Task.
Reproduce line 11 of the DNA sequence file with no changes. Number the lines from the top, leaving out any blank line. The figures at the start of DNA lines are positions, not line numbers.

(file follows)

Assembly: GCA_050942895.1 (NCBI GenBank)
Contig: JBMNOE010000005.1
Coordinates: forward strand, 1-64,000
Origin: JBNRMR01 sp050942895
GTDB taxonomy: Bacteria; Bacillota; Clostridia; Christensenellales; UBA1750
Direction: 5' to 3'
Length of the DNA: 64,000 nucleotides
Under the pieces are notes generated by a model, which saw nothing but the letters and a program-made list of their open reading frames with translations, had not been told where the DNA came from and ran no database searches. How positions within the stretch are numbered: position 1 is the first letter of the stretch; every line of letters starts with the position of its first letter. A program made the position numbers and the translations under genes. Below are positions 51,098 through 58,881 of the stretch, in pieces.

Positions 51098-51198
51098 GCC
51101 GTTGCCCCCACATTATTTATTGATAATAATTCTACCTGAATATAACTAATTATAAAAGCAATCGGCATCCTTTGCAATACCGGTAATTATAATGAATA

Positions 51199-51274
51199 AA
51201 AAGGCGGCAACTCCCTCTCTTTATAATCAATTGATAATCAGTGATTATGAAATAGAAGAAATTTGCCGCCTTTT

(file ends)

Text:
51101 GTTGCCCCCACATTATTTATTGATAATAATTCTACCTGAATATAACTAATTATAAAAGCAATCGGCATCCTTTGCAATACCGGTAATTATAATGAATA